Primarily known for his large-scale lead and steel sculptures that physically carve out space, Serra also created films and videos in the late 1960s and early 1970s that explore the parameters of bodily motion and interpersonal relationships. Surprise Attack features one stationary shot showing the artist's hands throwing a piece of lead back and forth. Expanding the premise of his earlier film Hand Catching Lead (1968), here Serra includes two hands and a soundtrack consisting of readings from Thomas C. Schelling's book The Strategy of Conflict (1960), which focuses on the most difficult situations in which game theory can be applied, including hostage crises, terrorism, and warfare. "Self-defense is ambiguous," Serra reads from Schelling's book. As the tension of Serra's constant lead-throwing increases, the narration describes the amplified threat of violence that comes from an inability to communicate with others and understand their intentions.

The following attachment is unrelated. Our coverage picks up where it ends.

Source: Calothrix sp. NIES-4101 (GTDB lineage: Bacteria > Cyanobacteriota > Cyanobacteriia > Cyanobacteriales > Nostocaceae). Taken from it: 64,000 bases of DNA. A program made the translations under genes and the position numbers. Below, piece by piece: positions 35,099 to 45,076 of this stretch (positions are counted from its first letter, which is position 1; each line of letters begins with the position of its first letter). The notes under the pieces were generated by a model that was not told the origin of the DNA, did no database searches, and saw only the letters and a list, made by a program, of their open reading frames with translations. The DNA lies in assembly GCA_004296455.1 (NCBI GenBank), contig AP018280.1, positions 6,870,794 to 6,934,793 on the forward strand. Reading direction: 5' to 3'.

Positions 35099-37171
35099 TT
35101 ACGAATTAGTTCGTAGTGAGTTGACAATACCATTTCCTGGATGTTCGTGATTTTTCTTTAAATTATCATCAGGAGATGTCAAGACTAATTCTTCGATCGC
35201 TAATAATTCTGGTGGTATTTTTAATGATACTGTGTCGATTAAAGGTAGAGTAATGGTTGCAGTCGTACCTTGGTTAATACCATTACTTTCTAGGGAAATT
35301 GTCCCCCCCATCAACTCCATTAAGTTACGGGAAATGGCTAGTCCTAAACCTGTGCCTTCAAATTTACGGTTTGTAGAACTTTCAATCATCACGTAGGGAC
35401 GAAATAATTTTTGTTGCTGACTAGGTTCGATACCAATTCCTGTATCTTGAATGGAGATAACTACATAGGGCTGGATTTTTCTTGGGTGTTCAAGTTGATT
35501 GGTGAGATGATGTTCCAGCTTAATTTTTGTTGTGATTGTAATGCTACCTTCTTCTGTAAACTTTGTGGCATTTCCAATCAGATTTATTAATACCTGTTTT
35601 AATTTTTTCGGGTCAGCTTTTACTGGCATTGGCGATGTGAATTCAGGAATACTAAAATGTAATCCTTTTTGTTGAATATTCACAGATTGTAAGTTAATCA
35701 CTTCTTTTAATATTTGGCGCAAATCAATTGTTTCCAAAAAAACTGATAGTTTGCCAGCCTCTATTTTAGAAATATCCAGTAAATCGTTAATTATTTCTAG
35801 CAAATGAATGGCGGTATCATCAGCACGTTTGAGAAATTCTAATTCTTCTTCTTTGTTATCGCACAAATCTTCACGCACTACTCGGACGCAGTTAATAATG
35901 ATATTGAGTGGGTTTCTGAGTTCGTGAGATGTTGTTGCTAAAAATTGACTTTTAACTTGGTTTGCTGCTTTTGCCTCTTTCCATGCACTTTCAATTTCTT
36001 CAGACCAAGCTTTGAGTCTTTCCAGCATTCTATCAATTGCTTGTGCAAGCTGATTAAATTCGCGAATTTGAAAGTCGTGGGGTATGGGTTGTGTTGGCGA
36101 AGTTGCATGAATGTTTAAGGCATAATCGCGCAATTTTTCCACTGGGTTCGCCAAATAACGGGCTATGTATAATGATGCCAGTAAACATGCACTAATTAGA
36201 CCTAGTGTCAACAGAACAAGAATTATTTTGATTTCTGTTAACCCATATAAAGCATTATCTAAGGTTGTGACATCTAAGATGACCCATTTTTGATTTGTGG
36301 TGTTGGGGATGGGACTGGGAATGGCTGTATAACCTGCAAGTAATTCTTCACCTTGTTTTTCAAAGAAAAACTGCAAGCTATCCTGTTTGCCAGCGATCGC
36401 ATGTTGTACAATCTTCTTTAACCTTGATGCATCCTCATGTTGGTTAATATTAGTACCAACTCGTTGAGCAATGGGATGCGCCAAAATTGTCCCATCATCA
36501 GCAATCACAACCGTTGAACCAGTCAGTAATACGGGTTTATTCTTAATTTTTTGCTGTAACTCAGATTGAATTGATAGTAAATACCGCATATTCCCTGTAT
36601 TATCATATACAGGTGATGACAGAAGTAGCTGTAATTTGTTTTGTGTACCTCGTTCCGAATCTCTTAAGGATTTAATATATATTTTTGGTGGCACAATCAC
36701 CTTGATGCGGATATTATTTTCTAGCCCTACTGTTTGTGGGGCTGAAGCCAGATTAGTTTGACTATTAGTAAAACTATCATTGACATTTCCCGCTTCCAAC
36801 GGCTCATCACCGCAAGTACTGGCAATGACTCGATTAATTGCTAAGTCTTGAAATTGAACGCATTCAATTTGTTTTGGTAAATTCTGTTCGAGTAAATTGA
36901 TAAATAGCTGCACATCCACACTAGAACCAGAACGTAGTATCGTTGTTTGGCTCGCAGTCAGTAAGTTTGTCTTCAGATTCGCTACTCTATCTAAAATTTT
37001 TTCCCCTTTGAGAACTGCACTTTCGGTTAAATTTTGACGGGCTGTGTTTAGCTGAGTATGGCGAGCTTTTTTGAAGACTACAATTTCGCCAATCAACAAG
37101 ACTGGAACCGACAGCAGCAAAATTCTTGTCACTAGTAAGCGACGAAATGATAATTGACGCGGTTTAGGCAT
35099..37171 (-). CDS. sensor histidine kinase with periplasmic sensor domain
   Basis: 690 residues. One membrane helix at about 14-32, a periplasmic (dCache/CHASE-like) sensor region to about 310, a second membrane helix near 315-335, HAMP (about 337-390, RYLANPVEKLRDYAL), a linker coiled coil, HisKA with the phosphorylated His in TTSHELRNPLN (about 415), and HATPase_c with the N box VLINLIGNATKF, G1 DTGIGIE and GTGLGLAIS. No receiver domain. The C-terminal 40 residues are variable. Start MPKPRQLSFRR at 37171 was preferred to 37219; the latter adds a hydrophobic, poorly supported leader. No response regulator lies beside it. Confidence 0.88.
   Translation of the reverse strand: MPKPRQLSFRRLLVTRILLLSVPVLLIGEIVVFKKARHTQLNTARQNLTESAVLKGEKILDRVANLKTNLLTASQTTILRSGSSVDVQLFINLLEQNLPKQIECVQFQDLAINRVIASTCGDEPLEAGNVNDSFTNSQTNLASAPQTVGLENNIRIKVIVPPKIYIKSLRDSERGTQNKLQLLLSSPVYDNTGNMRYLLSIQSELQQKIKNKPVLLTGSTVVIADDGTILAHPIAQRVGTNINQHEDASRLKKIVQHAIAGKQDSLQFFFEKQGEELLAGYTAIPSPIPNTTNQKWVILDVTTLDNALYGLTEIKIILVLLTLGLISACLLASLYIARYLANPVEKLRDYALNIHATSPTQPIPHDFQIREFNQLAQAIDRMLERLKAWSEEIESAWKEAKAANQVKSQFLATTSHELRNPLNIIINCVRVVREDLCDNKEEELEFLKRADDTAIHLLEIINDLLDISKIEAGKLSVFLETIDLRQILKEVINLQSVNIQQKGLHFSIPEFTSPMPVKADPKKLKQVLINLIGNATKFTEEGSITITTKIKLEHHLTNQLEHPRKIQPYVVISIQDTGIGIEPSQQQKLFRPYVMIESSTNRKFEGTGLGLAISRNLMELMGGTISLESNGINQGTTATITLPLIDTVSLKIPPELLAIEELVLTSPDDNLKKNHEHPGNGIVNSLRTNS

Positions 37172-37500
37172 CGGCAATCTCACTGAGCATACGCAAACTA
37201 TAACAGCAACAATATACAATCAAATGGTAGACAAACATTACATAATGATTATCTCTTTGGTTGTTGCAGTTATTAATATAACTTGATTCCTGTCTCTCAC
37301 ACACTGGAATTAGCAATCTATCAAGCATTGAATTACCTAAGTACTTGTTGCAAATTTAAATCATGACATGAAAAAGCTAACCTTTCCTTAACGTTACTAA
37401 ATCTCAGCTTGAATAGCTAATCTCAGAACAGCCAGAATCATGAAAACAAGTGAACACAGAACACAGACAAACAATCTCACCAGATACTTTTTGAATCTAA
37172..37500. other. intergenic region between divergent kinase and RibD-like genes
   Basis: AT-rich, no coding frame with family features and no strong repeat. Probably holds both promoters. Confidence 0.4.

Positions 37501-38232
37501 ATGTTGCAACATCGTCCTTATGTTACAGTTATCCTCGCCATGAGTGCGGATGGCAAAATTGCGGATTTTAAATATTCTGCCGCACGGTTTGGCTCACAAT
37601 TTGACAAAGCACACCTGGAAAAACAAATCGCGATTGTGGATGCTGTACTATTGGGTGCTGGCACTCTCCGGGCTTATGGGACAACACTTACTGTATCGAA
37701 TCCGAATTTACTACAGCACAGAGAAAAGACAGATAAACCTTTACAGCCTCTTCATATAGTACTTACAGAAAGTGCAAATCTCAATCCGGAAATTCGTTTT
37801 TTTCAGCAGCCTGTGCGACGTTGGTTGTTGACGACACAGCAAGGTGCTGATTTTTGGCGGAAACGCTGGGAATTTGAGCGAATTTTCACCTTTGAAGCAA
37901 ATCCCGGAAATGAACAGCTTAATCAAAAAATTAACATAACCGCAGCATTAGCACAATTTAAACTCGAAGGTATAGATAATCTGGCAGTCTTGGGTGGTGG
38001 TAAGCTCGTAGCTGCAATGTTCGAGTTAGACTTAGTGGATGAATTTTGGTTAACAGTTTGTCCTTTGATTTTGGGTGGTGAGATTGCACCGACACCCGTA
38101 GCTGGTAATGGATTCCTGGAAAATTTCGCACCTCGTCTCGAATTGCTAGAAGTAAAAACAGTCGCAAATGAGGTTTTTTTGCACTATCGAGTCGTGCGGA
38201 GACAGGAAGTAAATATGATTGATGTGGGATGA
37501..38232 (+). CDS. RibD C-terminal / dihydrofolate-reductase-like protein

Gallery label from Second Floor Public Space Video Installation, November 16, 2015.